Alongside that, Rucks also describes what’s coming, and what’s happening when things get weird. Which they often do. New enemies that appear will have stories attached, delivered in the laconic drawl. Newly discovered objects or buildings will be dryly explained. And in particular areas, for particular reasons, greater depth is exposed.

But for me I think the most important role of this narration is to maintain the tone. As your spinning, blasting and chopping, it would be too easy to forget the circumstances, so pretty are even the most degraded and fallen areas. When you encounter the petrified remains of former people it would be too easy to smash them as any other block. But having Rucks tell you who they were, or remark on the kid’s actions, keeps you on the ground. This is a tragic story, within which hope is being reached for.

I have some complaints. While falling of the edge of the game’s floating tiles is only lightly penalised, it’s frustrating when it’s unavoidable due to being attacked from all sides. The game is extremely generous with chances – even if your health runs out you’ll get two chances to carry on before only being sent back to the beginning of that level. But still, stop pushing me off things – it’s not much fun.

A more serious issue comes in the porting to PC. In what is otherwise a perfect port, with elaborate and carefully designed mouse/keyboard controls (especially adding in a cursor that the 360 version did not have), it’s a massive shame that more care wasn’t taken with the application of WASD to the isometric world.

If you pick up a 360 controller then the analogue stick will let you run precisely in any direction. But use what I think are superior mouse/keyboard controls, and running along any of the narrow passages requires an awkward juggling of two directions. W and D together, for instance, do not angle you to move along the isometric plane. It’s a really stupid mistake, and a real shame.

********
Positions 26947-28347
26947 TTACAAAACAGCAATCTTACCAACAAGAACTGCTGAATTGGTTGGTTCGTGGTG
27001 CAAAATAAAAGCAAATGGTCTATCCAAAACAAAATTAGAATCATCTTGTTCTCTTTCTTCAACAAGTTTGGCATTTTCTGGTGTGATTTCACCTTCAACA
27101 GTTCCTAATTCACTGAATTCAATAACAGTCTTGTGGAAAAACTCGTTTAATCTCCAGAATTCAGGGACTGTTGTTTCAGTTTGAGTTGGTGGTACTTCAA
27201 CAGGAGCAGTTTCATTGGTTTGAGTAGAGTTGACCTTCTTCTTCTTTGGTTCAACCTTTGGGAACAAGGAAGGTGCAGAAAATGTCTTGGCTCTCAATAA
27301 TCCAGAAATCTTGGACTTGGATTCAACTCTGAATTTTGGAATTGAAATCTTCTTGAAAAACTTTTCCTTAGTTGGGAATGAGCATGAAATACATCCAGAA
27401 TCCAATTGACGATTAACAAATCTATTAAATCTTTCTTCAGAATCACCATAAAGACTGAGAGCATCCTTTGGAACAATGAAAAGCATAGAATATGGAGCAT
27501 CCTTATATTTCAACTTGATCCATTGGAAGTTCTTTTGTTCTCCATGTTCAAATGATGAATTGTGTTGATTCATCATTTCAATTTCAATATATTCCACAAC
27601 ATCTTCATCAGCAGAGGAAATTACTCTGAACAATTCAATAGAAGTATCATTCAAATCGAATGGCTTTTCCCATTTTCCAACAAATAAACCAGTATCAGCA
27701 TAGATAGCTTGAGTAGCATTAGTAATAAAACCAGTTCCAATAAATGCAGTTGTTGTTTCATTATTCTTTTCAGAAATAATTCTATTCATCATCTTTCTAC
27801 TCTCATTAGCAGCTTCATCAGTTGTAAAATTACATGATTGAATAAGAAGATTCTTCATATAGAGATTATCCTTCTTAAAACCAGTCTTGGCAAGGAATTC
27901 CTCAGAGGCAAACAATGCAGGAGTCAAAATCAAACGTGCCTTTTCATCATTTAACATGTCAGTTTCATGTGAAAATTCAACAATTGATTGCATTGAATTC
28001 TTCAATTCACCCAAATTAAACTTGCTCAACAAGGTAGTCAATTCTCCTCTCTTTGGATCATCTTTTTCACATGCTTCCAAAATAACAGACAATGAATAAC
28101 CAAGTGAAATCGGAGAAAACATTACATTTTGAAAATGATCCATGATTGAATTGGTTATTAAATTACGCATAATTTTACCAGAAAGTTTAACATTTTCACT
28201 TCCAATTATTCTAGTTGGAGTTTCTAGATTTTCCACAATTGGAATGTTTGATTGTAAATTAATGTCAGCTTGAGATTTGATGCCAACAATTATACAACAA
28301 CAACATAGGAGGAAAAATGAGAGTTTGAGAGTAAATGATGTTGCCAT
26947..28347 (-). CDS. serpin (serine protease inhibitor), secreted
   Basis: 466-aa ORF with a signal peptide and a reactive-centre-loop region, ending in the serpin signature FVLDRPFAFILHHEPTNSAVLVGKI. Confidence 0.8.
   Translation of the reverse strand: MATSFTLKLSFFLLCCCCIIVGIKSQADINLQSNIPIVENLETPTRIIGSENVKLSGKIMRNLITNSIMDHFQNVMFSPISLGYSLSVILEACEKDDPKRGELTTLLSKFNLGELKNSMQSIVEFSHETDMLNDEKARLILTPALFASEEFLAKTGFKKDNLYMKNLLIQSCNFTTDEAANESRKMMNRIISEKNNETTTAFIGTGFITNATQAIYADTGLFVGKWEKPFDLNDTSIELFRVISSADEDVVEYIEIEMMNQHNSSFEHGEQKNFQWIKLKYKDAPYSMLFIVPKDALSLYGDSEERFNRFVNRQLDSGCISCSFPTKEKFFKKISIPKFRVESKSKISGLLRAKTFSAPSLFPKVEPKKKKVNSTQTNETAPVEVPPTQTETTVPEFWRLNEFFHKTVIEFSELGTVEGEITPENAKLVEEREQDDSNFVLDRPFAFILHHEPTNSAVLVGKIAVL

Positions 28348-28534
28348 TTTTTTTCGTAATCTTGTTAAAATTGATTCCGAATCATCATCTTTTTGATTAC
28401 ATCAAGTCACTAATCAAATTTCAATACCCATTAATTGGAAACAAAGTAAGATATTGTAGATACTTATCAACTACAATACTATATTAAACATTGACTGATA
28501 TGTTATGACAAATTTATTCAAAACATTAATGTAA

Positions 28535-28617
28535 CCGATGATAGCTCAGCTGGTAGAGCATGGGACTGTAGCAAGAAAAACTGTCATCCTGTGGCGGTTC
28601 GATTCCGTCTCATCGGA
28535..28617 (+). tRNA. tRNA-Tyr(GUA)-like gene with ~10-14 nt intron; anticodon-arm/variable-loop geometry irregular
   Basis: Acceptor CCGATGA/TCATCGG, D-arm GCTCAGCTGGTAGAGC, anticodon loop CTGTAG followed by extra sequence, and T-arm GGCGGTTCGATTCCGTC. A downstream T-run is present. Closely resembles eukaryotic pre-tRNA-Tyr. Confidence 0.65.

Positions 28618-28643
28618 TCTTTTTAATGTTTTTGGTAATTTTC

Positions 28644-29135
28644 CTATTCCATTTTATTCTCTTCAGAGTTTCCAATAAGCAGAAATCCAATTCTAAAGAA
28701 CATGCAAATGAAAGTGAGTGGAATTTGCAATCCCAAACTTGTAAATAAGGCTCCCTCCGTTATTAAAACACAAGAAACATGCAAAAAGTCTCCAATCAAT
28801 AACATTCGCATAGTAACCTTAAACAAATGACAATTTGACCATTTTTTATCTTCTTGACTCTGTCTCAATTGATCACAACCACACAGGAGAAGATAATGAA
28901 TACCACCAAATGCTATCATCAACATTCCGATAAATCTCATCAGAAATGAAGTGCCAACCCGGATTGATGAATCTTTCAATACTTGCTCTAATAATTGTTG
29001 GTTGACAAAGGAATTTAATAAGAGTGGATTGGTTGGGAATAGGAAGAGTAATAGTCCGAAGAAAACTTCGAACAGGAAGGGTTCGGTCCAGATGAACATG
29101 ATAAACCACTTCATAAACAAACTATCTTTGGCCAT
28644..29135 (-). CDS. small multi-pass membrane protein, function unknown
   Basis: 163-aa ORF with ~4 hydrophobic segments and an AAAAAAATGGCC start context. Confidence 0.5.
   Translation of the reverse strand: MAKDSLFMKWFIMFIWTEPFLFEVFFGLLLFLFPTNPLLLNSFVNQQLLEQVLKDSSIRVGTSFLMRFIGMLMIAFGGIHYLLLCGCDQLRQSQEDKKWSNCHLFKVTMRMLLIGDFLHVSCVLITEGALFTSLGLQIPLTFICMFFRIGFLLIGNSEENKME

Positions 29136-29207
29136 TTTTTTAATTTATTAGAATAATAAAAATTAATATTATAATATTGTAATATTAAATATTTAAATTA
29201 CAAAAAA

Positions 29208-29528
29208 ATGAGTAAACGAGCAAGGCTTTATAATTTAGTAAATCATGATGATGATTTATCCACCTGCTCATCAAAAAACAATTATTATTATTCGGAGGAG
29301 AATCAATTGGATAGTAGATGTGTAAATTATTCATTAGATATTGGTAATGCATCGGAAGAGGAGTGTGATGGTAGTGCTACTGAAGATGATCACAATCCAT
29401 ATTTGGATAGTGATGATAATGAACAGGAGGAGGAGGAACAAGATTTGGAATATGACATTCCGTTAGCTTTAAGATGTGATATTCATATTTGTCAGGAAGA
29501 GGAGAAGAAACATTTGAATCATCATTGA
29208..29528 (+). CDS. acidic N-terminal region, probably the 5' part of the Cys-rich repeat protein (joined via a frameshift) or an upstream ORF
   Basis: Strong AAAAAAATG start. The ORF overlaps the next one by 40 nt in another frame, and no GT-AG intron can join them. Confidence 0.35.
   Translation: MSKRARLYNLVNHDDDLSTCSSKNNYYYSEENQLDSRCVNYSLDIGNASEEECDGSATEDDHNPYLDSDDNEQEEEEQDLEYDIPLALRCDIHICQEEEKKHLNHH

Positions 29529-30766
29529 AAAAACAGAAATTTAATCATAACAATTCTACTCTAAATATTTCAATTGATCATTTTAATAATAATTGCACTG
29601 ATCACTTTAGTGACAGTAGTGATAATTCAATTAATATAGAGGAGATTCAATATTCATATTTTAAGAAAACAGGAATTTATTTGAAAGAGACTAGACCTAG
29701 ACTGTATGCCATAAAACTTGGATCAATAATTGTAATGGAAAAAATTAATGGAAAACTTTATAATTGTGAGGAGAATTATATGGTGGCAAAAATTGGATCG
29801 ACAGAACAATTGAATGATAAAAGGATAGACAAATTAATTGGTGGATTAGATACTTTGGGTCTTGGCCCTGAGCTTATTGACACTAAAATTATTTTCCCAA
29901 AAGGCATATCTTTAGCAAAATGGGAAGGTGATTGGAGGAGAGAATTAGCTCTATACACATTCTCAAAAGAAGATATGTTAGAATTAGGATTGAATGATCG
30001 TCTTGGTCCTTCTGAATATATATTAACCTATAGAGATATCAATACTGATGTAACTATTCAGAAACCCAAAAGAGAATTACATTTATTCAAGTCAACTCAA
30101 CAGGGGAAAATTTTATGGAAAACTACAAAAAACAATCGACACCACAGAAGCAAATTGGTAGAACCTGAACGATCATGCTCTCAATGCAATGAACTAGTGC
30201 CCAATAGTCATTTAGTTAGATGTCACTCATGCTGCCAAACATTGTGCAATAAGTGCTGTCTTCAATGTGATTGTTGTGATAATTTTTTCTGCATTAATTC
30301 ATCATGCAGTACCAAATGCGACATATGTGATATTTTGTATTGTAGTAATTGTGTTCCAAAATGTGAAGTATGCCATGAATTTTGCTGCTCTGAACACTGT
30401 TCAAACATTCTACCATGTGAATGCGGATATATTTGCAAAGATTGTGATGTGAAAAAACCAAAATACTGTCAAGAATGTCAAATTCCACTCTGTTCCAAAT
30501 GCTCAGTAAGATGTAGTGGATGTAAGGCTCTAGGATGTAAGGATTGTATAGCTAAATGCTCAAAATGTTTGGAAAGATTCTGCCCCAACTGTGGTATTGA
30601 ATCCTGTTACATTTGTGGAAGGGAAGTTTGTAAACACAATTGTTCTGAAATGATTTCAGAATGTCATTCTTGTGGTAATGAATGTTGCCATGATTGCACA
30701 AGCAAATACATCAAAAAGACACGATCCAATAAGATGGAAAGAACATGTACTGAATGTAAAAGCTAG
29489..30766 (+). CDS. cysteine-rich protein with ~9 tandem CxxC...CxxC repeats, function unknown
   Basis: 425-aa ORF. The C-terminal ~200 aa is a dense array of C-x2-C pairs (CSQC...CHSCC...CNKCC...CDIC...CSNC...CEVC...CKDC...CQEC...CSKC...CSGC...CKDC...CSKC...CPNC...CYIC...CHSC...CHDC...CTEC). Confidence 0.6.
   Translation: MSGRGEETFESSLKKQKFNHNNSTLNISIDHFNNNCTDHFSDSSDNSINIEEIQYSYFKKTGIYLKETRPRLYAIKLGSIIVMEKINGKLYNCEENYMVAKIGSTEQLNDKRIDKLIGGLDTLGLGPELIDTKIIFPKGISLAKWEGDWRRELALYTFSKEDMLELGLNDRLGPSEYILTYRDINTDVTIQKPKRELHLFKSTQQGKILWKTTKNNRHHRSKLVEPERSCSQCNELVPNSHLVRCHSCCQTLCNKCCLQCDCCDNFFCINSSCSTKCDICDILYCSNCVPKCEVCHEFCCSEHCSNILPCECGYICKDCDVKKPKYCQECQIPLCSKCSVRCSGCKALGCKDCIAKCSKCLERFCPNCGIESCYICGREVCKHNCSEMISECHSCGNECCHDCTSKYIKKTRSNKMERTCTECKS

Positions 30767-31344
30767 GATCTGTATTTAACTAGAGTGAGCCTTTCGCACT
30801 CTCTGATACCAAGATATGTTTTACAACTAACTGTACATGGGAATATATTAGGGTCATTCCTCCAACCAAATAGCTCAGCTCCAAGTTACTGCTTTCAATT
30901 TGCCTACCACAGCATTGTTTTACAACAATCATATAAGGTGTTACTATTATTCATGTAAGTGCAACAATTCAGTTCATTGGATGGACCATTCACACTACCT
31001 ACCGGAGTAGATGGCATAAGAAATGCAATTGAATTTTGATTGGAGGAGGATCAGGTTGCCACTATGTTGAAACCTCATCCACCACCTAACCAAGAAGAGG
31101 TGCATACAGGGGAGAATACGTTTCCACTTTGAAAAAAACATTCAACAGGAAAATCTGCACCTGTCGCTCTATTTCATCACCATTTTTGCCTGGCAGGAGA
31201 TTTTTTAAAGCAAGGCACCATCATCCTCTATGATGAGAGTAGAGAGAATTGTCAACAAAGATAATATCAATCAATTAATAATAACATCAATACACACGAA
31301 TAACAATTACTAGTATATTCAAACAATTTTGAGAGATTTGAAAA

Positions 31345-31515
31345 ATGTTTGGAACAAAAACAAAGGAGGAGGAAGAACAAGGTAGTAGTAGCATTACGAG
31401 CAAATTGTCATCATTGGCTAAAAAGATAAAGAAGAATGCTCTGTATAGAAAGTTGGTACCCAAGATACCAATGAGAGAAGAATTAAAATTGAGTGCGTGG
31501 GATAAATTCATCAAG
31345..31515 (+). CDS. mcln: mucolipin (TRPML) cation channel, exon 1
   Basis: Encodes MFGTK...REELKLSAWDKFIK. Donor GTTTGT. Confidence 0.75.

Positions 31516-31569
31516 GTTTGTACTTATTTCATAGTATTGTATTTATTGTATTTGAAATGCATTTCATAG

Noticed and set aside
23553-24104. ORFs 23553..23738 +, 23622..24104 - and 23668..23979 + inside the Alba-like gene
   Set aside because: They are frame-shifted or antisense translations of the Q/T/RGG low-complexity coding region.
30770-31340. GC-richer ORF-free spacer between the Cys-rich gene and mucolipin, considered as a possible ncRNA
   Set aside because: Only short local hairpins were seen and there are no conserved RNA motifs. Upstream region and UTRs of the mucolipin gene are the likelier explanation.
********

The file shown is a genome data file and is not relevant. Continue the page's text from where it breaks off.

But it’s one you can get over. At least, I have. Because so much about this is genuinely wonderful. My goodness, the music alone earns such a compliment.

I’m deliberately avoiding saying pretty much anything about what actually happens in the game, even including the various buildings you can create in the Bastion and what they do, the mechanics of how you can tweak your play, the ways in which the game so ingeniously lets you set your own extremely particular difficulty levels on the fly, and so on and on, because all of these are things you eventually encounter, rather than have dumped on you at the end of a tutorial. They’re as much a thing to learn for yourself as the plot. And even here it’s hard to tell you quite why the music is so extraordinary. So I’ll be vague.

At one point early in the game there’s a song. A song so beautiful I didn’t finish the area in which it was heard, and instead task-switched from the game’s window and let it loop for an age while I got on with some other work. Later, a good while later, when I was still humming the tune as I played, the narrator started humming it too. Moments like that – those are what make Bastion so different.

As I said, the core of the game, what you actually do, isn’t the most fresh or all-conquering of things. (It even features that most tiresome of action tropes, the enemy that can only be attacked from behind – oh please.) If you play for mechanics there’s a lot on offer here, but you’ll be confused why the game is being celebrated so loudly. But for atmosphere, grace, wit and heart, it’s a remarkable achievement. I’m nowhere near finished – the game appears to be enormous. But as I write this, one of the game’s pieces of music looping endlessly in the background, I know I’m going straight back.